North Korea has long-range ballistic missile and nuclear weapon programs that, if successful, would create a serious threat to the United States. These programs have not yet reached this stage. But if they do, the current ground-based midcourse defense system deployed at Fort Greely would have only a very limited capability to defend against such missiles.

Q: Do you think the U.S. should be investing in more missile interceptors?

A: No additional missile interceptors should be deployed until adequate testing has shown that the deficiencies apparent in previous tests have been overcome, and that the system can perform reliably and effectively under realistic battle conditions.

The 2014 report of the Defense Department's Director of Operational Test and Evaluation said that “The reliability of the interceptors is low, and the [Missile Defense Agency] continues discovering new failure modes during testing.” Little has changed since then.

To be effective and financially feasible, any midcourse missile defense must be able to discriminate real targets from debris and decoys. This fundamental problem has barely been addressed by the current program, let alone solved. Without a scientifically credible path to effective target discrimination, the midcourse defense program lacks the necessary foundation to be successful.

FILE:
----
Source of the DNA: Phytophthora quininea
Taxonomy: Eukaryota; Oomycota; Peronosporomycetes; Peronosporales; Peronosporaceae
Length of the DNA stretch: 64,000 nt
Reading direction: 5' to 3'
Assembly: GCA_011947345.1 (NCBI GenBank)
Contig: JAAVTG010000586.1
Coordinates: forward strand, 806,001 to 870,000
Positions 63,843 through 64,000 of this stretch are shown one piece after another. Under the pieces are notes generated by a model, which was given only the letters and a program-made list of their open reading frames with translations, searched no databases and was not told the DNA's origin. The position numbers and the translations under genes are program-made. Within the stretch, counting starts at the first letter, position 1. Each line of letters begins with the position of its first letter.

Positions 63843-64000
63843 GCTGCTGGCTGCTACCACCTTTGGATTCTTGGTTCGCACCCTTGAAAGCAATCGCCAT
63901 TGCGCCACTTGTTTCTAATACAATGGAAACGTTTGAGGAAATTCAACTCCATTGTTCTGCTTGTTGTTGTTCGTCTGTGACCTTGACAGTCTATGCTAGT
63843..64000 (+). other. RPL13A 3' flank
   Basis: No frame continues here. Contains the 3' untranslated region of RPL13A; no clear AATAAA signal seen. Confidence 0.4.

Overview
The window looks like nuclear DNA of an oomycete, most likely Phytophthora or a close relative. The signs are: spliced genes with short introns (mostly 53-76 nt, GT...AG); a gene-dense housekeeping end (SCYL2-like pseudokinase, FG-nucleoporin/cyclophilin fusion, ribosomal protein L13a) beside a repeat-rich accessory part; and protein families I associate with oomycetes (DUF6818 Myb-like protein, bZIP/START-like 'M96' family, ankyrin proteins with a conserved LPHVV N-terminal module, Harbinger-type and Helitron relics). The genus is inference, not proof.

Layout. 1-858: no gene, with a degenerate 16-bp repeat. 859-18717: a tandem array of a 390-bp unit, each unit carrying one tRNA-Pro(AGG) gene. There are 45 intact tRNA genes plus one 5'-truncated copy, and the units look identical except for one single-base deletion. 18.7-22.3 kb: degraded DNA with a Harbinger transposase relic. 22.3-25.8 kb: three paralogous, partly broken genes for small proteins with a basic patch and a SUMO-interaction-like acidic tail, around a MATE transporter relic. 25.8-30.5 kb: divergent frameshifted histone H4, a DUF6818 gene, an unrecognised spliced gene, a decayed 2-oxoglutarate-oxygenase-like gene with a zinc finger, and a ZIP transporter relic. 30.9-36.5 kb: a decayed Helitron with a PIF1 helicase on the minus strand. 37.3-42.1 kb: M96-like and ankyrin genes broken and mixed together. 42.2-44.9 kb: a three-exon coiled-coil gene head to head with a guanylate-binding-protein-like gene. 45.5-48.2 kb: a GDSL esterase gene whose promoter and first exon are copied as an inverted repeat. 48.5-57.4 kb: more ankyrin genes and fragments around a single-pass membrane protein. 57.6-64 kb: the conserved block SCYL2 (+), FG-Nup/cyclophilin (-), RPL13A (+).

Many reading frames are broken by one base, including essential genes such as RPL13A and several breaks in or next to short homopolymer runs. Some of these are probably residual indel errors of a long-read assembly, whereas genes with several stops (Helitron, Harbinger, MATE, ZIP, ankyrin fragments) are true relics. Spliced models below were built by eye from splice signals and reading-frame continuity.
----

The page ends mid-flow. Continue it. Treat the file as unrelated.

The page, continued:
Any further spending should be focused on fixing the discrimination and reliability problems of the current system, not deploying new interceptors.

Q: What are some of the concerns regarding the reliability of the missile interceptors?

A: Most of the interceptors that are currently deployed at Fort Greely have a kill vehicle model that failed to intercept its target twice in four attempts. Its last successful intercept was in 2008; the most recent test using this kill vehicle failed. The other interceptors have a newer kill vehicle that failed to intercept its target in two out of three attempts, prior to Tuesday's test.

The test conducted Tuesday was reportedly successful. If it was, the Missile Defense Agency is making some progress toward developing more reliable and effective interceptors. But this test, like all previous tests, was not conducted under realistic battle conditions. Taking this and the previous failures into account, a successful test today does not change the assessment made by the Director for Operational Test and Evaluation in 2014, that the tests conducted to date are “insufficient to demonstrate that an operationally useful defense capability exists.” A key problem that has never been addressed is the ability of North Korea to defeat this kind of defense using countermeasures, such as decoys.

Q: Do you think North Korea will be able to develop a long-range missile capable of hitting the U.S. within the next five years?